• The third level from the base contain products made from animals – milk, yogurt, and cheese; and meat, poultry, fish, dry beans, eggs, and nuts. These foods are high in protein, calcium, iron, and zinc. The left side should be labeled the vegetable group and the right as meat group.
    • The peak of the pyramid is not a food group; rather, this is where the fats, oils, and sweets section goes.
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    Mark the number of servings for each section. Section size and pictures give you a visual idea of how much of each group should be consumed, but placing the number of servings is a more accurate representation. Serving size is a good way to evaluate how much you are eating because the labels on packages at the grocery store are required to reveal the number of servings of all foods that you buy. [3]
    • The number of servings depends on how many calories you need to consume for a healthy diet. For example, 1,600 calories is enough for older adults and sedentary women; 2,200 calories is sufficient for children, teenage girls, active women, and sedentary men; and 2,800 calories is suitable for teenage boys, active men, and very active women.
    • These three calorie levels are labeled as lower, moderate, and higher, which accounts for the range of suggested serving size. You must decide which level you fit best under.
    • On the pyramid, label the grain group 6-11 servings; the vegetable group 3-5 servings; the fruit group 2-4 servings; both the milk and meat groups are 2-3 servings each; and the fats, oils, and sweets should be labeled as “use sparingly.”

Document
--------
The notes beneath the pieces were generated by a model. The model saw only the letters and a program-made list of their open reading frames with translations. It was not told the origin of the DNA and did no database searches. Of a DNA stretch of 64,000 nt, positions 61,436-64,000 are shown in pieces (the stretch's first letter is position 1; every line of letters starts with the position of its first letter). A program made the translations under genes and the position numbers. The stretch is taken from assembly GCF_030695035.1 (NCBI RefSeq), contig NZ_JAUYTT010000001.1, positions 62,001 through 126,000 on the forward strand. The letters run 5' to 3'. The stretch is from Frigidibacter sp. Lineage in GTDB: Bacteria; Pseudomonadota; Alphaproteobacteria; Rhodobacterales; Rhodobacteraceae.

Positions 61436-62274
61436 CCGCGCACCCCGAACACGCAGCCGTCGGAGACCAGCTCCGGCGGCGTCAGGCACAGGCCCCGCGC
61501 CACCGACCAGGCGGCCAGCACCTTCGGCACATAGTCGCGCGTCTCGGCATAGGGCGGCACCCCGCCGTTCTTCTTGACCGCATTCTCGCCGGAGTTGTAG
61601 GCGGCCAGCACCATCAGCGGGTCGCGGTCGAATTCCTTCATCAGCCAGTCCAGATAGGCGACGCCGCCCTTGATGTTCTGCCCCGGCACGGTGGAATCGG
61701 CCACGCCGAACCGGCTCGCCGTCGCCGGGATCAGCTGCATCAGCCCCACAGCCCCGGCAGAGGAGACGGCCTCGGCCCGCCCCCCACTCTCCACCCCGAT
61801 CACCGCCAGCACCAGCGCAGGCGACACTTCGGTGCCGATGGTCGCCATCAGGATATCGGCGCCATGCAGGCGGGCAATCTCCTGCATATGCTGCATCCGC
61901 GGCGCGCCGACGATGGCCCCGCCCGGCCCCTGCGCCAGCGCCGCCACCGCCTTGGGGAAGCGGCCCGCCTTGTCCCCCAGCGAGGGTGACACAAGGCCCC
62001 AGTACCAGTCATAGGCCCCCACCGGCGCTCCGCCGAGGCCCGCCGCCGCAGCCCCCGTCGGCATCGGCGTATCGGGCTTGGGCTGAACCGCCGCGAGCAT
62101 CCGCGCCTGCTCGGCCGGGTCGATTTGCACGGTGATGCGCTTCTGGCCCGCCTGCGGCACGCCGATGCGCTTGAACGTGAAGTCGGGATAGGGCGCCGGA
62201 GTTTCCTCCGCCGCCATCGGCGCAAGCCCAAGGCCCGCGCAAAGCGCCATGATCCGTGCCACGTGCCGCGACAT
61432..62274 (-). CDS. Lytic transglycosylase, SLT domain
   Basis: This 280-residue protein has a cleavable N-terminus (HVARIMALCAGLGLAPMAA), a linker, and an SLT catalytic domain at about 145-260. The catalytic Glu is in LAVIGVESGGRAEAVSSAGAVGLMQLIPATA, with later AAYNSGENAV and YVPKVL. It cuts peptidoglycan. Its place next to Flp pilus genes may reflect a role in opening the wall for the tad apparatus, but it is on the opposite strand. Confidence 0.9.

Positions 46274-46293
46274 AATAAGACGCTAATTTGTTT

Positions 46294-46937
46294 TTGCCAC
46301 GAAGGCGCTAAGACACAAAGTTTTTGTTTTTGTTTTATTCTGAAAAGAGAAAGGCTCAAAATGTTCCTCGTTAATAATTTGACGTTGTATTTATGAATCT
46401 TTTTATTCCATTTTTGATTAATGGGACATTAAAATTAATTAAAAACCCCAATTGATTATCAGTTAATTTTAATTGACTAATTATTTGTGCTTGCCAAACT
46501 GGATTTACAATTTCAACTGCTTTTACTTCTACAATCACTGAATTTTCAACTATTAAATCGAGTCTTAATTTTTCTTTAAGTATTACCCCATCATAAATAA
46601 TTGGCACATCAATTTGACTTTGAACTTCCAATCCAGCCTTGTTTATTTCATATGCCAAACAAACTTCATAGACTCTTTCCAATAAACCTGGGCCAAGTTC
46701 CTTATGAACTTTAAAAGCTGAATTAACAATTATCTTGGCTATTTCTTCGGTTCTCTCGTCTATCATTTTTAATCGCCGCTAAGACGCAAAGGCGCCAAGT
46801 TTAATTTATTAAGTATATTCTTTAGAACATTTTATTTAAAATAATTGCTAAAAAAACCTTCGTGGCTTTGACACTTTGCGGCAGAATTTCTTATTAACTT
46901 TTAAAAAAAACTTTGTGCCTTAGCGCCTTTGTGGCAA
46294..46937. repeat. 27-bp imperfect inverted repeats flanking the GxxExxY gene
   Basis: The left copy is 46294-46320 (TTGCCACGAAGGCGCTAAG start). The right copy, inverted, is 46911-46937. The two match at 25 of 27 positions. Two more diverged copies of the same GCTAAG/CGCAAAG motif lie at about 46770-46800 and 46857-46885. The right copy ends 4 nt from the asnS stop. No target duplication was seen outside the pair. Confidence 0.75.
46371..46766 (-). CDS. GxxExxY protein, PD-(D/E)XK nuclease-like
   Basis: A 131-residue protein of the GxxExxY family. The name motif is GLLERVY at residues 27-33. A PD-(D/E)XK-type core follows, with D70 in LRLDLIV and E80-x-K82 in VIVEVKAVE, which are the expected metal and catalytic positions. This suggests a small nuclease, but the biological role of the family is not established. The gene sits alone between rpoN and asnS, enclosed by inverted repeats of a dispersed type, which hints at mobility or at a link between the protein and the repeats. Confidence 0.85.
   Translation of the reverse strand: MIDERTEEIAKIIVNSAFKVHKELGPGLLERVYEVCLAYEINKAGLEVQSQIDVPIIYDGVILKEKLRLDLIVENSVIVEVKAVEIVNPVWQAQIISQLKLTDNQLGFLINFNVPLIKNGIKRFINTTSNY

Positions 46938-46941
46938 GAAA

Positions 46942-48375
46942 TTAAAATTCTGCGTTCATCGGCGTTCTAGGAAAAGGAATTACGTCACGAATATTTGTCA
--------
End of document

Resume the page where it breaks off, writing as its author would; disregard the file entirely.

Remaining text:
Method 2
Translating the Food Pyramid

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    Select a variety of foods. There is no super food that contains all the necessary, protein, vitamins, minerals, and fibers needed for a healthy diet. Instead, food contains combinations of these requirements and, therefore, you need to diversify the food you eat from the five major food groups on the food pyramid. [4]
    • Because we often eat food that we enjoy and are familiar with preparing, it is difficult to diversify our diet. Try to moving away from eating the same or similar foods on a regular basis.
    • Think about balance: people often choose higher or lower amounts from some food groups more than other that is suggested in the food pyramid.
    • Food with beautiful colors – red, yellow, and green – usually found in fruits and vegetables, is very healthy. In other words, eat with your eyes.